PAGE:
- Identify anticipated obstacles and opposition to conduct and disseminate research, including ethical, political, and economic dilemmas.
5. Engage in Policy Practice
Social workers understand how to analyze, formulate, and advocate for policies that advance human rights and social, economic, and/or environmental justice through the application of critical thinking skills. Social workers are able to identify how current events are linked to policy issues, how to critically analyze and understand policy implications, and apply strategies to engage in policy practice that effect change and advocate for clients.
- Identify how current events are linked to policy issues impacting clients and client systems.
- Analyze the implications of policy across service systems.
- Identify strategies to engage with policy to advocate for clients and client systems.
6. Engage with Individuals, Families, Groups, Organizations, and Communities
Social workers identify concerns and preferences, develop plans, and address problems through engagement with diverse stakeholders. Students acknowledge the role of intersectional identity and diverse stakeholder groups, and the impact of this diversity in the development and implementation of organizational governance and strategy.
- Develop and implement multiple engagement strategies that reflect an understanding of structural, environmental, and power dynamics; policymakers’ characteristics and objectives; and the strengths, priorities, and interests of stakeholder groups.
- Demonstrate effective group facilitation and mediation skills to promote dialogue and collaborative processes.
- Develop their own leadership skills and those of constituent groups to initiate and facilitate dialogue that mobilizes and sustains action.
- Use multiple digital, written, and verbal communication skills to engage different constituencies, partners, and target audiences.
7. Assess Individuals, Families, Groups, Organizations, and Communities
Social workers use theories, frameworks, and evidence to understand practices and behaviors of individuals, families, groups, organizations, and communities.
- Assess and analyze assets, needs, benefits, gaps in services, rights, and the distribution of resources and power to implement equitable and inclusive macro interventions.
- Prepare reports that summarize and analyze collected data and frame options for intervention.
- Design and conduct assessments of the structure, composition, process, and environmental factors that affect organizational performance as well as community and policy practice activities.
8. Intervene with Individuals, Families, Groups, Organizations, and Communities
Social workers work to ensure that interventions combat systemic oppression and injustice that permeate our organizations and society and that often become institutionalized through social policies. Social workers use professional knowledge to apply evidence-informed interventions at individual, group, organizational, local, state, and national levels. They build power and capacity for positive social change by effectively managing human service organizations and delivery systems, and shaping organizational and social policies.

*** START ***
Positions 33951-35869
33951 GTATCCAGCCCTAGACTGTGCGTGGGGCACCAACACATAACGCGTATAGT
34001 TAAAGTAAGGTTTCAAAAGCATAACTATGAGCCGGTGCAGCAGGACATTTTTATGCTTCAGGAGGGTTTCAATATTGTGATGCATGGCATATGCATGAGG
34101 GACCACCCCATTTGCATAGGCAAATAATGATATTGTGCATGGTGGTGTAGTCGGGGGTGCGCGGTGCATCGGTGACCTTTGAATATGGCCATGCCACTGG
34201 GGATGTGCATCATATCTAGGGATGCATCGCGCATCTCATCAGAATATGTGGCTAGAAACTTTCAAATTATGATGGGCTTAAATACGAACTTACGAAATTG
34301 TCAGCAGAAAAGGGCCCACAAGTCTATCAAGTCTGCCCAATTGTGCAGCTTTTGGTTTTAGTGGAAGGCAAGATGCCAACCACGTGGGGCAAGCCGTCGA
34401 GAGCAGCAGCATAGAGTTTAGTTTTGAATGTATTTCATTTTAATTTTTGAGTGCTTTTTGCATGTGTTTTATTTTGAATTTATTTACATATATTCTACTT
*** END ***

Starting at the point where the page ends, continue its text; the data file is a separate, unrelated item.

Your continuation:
- Negotiate, mediate, and advocate with and on behalf of diverse clients and constituencies and facilitate their participation in interventions at the interpersonal, organizational, community and societal levels.
- Initiate and facilitate interprofessional collaborations within and between organizational, community, and policy partners to achieve positive system change.
- Design and formulate informational materials, deliver persuasive arguments through multimedia communications.
9. Evaluate Practice with Individuals, Families, Groups, Organizations, and Communities
Social workers consider research and theories on organizational, community, and political processes in addressing the causes and consequences of social problems, inequality, and systematic oppression. Social workers ensure that evaluation findings are used to promote social, political, and economic justice, and sustainable and inclusive services, programs, and organizations. Social workers strive to include the perspectives, input, and participation of stakeholders and community members throughout the evaluation process.
- Integrate theoretical and conceptual frameworks into evaluation strategies that facilitate an understanding of community, organizational, and policy dynamics and outcomes
- Use and translate evaluation outcomes to increase the effectiveness and sustainability of organizations and communities and to advocate for policies and planned change efforts that advance social work values.